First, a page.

One of the most consistent comments we get about Meredith (other than its reputation for educational excellence and successful alumnae, of course) is that it feels the way a college campus should feel.
I know ultimately that feeling has so much to do with connections, warm welcomes, interested admissions counselors and faculty, students and staff eager to give directions and more. But it also has much to do with the sheer beauty of this campus.
From the redbuds that bloom in the spring along the greenway on Hillsborough Street to the magnificent magnolias in front of Johnson Hall, from the ivory yellow tulip trees to the deep grape and gray ones, this campus, along with the larger natural world, is in a perpetual cycle of renewal.
How perfect that every year this lush campus beauty somehow reaches even greater heights to coincide with the culmination of promise that is commencement. After our students have invested so much time and energy during the cold dark hours of winter, they bloom with demonstrations of knowledge, ability, and readiness for the world. During the spring, after all, our students perform for us through their recitals, art and design shows, and research presentations. They not only demonstrate their learning in class and through on- and off-campus events, but many of them also head to regional and national conferences, where they present to their peers and even to scholars what they have discovered.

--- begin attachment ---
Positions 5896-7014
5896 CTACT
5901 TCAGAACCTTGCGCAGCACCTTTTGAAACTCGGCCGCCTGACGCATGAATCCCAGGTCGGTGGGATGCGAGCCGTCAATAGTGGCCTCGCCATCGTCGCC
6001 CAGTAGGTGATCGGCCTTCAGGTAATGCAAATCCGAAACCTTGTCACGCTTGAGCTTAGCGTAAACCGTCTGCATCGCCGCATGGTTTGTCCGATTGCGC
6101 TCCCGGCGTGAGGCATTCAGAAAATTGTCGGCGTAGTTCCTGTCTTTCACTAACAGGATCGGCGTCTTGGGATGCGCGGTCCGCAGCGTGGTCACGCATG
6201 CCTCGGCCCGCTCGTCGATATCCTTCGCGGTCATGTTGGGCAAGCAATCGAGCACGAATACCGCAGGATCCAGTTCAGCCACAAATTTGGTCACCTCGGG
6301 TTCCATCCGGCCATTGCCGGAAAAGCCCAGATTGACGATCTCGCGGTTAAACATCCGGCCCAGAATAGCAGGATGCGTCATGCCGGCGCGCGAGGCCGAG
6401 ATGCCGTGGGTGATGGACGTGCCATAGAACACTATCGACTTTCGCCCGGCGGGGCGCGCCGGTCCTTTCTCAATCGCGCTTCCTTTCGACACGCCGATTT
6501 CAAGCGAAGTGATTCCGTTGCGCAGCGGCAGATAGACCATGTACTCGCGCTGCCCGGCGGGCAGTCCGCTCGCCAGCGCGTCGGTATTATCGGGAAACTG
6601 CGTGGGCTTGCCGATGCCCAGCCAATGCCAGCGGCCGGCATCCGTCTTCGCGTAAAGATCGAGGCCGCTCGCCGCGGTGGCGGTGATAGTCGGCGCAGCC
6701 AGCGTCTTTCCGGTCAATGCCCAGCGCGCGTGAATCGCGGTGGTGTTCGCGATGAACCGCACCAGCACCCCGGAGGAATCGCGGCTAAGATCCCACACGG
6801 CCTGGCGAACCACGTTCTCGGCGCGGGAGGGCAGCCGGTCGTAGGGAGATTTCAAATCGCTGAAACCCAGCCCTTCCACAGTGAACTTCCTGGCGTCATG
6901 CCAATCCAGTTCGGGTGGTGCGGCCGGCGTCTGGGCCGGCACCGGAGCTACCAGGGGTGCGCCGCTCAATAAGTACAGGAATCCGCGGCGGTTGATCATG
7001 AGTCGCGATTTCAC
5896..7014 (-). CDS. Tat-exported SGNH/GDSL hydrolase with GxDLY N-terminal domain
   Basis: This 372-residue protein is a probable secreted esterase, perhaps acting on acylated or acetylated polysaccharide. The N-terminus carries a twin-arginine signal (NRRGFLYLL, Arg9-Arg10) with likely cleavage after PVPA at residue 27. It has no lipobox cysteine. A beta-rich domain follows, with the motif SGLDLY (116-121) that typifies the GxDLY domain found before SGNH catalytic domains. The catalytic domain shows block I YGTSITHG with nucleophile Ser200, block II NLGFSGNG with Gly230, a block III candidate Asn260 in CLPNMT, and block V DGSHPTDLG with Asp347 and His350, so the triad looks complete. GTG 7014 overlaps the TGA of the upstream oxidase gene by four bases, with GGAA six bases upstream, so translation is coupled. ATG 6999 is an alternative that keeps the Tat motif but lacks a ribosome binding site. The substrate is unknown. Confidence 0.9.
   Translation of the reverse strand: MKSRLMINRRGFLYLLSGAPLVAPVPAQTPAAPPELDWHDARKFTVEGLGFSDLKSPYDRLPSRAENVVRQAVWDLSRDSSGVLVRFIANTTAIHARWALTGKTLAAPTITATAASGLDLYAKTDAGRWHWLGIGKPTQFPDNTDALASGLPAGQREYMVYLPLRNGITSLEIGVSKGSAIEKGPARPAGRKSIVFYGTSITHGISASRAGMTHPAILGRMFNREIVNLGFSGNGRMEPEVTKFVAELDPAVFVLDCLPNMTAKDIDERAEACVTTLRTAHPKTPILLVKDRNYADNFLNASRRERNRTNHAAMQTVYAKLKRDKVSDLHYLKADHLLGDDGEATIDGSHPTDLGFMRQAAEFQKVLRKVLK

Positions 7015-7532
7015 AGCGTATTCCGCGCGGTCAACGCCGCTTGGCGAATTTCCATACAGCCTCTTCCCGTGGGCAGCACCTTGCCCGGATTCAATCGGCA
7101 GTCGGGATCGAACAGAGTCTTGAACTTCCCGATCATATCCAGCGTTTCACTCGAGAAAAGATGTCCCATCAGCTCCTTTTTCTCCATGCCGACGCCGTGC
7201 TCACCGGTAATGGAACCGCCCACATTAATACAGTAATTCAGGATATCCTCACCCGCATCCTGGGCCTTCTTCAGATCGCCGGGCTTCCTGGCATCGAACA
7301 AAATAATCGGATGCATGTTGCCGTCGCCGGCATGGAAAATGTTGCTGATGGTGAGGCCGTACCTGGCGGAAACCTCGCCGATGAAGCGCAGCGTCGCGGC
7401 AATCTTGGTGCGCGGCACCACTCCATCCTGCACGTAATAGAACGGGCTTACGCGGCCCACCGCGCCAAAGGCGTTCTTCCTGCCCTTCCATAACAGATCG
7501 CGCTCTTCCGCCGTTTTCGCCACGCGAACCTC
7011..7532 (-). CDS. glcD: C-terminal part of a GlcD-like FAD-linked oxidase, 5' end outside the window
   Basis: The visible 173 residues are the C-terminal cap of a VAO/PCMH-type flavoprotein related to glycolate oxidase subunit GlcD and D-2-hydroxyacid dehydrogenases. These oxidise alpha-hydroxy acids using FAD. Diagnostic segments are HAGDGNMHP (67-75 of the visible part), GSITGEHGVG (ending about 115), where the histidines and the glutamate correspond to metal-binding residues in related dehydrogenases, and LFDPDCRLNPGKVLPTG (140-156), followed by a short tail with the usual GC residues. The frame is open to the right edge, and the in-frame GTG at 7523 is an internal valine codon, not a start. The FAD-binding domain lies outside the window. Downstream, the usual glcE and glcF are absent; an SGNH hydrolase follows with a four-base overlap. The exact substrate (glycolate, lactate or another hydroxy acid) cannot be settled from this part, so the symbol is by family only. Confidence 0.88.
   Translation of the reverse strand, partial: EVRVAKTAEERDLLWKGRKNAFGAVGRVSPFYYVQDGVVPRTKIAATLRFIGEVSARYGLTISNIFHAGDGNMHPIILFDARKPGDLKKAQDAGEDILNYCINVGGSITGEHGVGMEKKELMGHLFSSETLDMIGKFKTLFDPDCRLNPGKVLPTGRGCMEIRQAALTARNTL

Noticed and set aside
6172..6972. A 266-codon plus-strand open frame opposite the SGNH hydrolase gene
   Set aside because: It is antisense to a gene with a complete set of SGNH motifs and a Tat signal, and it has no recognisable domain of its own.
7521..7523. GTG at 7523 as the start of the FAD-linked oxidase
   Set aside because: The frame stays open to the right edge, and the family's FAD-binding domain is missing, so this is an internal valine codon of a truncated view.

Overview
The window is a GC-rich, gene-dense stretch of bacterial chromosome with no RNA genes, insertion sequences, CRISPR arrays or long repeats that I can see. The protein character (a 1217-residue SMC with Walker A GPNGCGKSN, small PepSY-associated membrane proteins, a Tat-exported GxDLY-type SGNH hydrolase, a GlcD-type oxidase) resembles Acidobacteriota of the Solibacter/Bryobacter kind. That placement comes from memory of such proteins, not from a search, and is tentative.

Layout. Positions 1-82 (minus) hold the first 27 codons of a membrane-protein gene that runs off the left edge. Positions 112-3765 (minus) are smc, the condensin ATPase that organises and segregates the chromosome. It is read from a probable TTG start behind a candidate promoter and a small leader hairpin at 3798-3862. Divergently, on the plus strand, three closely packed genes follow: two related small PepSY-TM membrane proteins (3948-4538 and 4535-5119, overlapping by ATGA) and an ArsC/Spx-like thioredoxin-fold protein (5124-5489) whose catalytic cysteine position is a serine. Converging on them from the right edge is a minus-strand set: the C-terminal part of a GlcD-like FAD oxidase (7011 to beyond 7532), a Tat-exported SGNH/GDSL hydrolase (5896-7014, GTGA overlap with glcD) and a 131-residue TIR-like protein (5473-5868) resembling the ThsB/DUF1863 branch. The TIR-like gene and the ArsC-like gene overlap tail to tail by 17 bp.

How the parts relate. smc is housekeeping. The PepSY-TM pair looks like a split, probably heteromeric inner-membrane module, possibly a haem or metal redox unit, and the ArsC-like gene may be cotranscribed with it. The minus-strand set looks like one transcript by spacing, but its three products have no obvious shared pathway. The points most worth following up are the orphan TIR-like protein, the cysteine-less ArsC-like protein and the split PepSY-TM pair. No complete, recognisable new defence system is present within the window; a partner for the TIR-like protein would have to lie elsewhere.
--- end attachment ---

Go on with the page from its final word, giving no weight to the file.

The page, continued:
It is an awakening and performance that is the constant reminder of what we do and why we do it: to bring into being the next generation of learners, doers, problem solvers and promise seekers – our wonderful students.
And of course, with the advent of commencement also come first signs of the Meredith Hues, the lovely iris created by Lolita Powell, ’41, and named for the College. Uncannily, and despite wildly fluctuating temperatures, rain, sun and snow, every year the Meredith Hues seem to know exactly when to bloom – just in time for commencement weekend.
For all those who have given to the College in so many ways – scholarships, bricks and mortar, and – yes – the grounds, we thank you for helping us to celebrate and steward the beauty of this campus and its extraordinary metaphor for the growth and strength of our students.